Tenacity and dogged determination were to the fore for the class winners of the 230-mile Myth of Malham Race. With a light fickle northerly breeze, staying alert and making the best of the light conditions was the recipe for success. Yachts from Britain, France, Germany and Oman were the class winners.
Gilles Fournier’s French J/133, Pintia was the overall winner of the Myth of Malham Race, after a tremendous battle with Suzi and Nick Jones’ British First 44.7, Lisa. The two boats were literally side by side for the 230 mile race and after IRC time correction Pintia was the winner by just eight seconds after 38 hours of racing. Lisa was second but now leads the RORC Season’s Points Championship. Past RORC Commodore Mike Greville racing his Ker 39, Erivale III was third overall.
Gilles Fournier was sailing back to their home port of Le Havre when he heard the news. “The whole crew are delighted but I must ring Nick Jones.” smiled Gilles. “When you are on the right side by eight seconds it is nice but I suppose Nick will be on the right side next time. They managed to stay ahead of us for sometime but we caught up and rounded Eddystone in front but then we ran out of wind and they passed us again. However, w never gave up, we kept up our motivation to the end because we knew that it would be very close. Like Nick and Suzi’s Lisa, we are a family boat. Pintia sails with my daughter Corinne Migraine and my grandson Victor Migraine and my two nephews; Yan and Thomas Fournier. Also Daniel Devos who is one of the best Laser Masters in the world. We are all from the Société des Régates du Havre and it is the best sailing school in France.”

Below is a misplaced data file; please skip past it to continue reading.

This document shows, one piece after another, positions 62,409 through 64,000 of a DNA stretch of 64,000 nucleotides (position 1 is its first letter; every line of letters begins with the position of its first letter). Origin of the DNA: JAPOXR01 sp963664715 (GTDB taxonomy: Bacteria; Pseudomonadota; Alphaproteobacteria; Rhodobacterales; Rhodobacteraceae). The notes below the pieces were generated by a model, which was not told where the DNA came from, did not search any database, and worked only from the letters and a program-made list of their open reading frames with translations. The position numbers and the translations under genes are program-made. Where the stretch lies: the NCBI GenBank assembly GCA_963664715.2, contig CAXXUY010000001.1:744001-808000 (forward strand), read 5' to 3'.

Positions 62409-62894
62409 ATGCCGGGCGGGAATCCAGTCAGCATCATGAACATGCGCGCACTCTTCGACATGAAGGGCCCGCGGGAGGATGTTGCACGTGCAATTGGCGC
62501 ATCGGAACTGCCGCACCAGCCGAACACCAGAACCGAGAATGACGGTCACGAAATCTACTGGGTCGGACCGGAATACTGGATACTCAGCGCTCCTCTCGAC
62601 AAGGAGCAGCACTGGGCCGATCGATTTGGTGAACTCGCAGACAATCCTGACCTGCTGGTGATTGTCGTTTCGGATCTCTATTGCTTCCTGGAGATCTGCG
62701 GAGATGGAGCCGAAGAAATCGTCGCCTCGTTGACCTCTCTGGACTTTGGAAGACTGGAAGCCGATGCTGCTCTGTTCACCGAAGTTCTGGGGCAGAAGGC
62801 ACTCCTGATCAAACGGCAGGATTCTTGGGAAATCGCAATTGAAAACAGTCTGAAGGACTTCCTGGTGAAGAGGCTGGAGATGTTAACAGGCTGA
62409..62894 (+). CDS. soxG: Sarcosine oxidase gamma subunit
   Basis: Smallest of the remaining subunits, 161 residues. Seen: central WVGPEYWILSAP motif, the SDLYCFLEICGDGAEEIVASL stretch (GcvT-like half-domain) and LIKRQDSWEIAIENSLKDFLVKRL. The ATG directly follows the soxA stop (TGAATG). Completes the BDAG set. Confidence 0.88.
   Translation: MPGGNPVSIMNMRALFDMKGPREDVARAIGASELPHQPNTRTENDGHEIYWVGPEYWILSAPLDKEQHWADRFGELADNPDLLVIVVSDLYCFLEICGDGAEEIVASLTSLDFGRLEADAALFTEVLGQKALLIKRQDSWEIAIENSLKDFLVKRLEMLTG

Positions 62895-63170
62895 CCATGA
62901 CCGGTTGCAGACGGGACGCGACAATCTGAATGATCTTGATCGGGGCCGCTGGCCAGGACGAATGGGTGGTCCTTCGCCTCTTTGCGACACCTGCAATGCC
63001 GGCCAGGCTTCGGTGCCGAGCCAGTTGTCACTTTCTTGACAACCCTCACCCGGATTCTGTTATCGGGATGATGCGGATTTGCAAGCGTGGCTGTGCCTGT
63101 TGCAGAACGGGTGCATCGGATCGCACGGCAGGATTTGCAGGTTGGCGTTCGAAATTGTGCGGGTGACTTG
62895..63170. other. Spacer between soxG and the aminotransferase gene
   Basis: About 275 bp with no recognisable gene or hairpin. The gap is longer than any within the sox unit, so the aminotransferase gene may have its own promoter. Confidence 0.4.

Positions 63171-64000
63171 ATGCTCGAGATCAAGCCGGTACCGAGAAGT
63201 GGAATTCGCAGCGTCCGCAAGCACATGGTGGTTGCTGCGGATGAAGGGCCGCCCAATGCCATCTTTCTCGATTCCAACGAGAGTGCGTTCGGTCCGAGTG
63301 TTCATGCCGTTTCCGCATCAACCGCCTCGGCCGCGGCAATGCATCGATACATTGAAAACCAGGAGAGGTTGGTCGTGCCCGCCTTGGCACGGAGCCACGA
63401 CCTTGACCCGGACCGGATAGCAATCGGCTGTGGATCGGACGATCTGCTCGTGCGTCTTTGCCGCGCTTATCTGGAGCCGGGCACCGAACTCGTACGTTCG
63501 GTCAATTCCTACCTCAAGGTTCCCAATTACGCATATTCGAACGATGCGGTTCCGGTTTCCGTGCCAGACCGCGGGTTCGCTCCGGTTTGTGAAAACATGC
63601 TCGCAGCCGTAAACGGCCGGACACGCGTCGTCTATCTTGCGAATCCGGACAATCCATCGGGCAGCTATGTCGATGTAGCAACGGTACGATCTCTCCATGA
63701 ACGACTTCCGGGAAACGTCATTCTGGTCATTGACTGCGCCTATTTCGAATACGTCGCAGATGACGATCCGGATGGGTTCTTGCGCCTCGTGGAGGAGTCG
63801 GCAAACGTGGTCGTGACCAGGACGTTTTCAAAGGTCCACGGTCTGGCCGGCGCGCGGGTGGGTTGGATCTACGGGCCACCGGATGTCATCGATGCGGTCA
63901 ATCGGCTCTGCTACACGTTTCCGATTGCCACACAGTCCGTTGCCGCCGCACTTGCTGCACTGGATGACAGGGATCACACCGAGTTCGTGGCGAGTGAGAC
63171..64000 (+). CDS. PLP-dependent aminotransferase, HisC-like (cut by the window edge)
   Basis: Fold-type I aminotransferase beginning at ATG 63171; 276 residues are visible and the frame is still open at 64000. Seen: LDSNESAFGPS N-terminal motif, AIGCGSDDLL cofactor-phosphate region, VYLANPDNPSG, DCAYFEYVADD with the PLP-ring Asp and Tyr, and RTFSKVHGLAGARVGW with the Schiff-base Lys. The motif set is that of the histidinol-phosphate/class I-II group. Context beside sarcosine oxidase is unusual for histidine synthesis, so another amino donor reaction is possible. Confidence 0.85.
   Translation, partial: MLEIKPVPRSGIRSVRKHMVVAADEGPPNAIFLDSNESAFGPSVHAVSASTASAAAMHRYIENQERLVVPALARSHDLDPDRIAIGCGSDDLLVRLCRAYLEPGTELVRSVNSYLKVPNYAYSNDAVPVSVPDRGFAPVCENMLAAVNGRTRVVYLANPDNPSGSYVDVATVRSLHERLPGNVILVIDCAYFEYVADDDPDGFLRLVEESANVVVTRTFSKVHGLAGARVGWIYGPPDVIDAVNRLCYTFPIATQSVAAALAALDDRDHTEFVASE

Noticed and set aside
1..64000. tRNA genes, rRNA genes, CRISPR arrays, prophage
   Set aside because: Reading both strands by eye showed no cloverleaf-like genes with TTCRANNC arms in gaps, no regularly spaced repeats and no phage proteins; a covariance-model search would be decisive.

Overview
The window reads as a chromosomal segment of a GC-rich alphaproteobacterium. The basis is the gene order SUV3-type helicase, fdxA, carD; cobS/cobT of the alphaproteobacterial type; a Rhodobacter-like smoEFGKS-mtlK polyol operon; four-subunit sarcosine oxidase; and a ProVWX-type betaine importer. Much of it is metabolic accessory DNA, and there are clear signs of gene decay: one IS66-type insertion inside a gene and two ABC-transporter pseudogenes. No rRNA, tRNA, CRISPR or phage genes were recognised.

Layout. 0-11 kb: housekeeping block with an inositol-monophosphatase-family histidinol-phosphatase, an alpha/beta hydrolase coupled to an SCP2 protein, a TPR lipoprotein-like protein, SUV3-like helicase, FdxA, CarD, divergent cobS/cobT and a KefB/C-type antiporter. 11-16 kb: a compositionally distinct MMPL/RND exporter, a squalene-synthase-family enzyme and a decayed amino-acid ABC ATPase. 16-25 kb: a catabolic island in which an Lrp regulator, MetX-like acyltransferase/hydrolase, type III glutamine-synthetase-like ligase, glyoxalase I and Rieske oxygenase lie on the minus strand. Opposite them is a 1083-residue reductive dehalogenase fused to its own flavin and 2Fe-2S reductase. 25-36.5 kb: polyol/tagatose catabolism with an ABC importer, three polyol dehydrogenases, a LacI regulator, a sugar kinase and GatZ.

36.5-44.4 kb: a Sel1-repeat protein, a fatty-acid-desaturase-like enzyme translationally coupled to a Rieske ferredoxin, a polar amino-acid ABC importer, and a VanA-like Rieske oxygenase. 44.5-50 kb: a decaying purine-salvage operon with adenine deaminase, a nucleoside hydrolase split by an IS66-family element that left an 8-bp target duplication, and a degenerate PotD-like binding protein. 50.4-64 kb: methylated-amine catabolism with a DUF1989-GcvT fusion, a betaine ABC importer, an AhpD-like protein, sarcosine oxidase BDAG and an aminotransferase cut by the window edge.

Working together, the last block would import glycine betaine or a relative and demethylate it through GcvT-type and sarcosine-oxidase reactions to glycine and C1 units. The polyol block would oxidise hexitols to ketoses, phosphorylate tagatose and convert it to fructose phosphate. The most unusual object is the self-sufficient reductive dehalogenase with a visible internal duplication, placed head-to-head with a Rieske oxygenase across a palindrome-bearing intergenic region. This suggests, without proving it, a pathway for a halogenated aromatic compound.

“We really pushed each other and that is probably why we both did so well.” commented Lisa’s skipper, Nick Jones. “Keeping going in light airs for that length of time is far more difficult that racing in moderate or heavy weather and all the crew had to dig deep to stay alert. With just zephyrs of wind concentration levels need to be maintained. Suzi did a fantastic job trimming the Code Zero. Using the apparent wind to hop from one puff of breeze to the next was the trick and the team managed that very well. We are delighted to be leading the RORC Season’s Points Championship and would like to thank the Pintia team for a fantastic race. Now home to look after our three children!”
The battle of the MOD70s in the Multihull Class was won by Musandam-Oman Sail, skippered by Sidney Gavignet. Tony Lawson’s Concise 10, skippered by Ned Collier Wakefield, was just under 12 minutes behind after a cat and mouse chase lasting 21 hours. The Multihulls started after the rest of the fleet and although Musandam-Oman Sail were first over the line, Concise 10 did a better job of getting through the traffic to make the favoured main land shore in the crowded Solent.